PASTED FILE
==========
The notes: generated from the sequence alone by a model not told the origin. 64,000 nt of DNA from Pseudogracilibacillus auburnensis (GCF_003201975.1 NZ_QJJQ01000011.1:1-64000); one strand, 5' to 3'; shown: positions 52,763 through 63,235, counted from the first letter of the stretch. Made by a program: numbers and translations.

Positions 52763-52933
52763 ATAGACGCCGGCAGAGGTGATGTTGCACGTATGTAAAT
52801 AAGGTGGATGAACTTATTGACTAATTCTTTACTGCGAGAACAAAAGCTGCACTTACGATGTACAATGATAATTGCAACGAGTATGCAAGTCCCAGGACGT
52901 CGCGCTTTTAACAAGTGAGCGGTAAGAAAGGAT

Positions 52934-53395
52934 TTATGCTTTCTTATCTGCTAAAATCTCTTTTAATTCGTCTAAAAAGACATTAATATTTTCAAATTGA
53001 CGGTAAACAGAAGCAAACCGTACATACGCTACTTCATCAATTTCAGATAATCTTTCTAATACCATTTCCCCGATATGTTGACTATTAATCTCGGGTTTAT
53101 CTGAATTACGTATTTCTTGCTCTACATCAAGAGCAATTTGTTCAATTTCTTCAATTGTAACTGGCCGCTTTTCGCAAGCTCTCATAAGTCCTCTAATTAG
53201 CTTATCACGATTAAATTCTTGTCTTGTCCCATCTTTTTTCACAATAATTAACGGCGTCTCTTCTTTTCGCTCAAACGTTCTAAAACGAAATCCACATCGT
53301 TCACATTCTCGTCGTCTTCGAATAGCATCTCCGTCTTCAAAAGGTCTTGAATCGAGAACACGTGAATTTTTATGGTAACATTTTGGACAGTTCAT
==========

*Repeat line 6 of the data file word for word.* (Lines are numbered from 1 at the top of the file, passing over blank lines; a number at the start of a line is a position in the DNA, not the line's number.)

Positions 52934-53395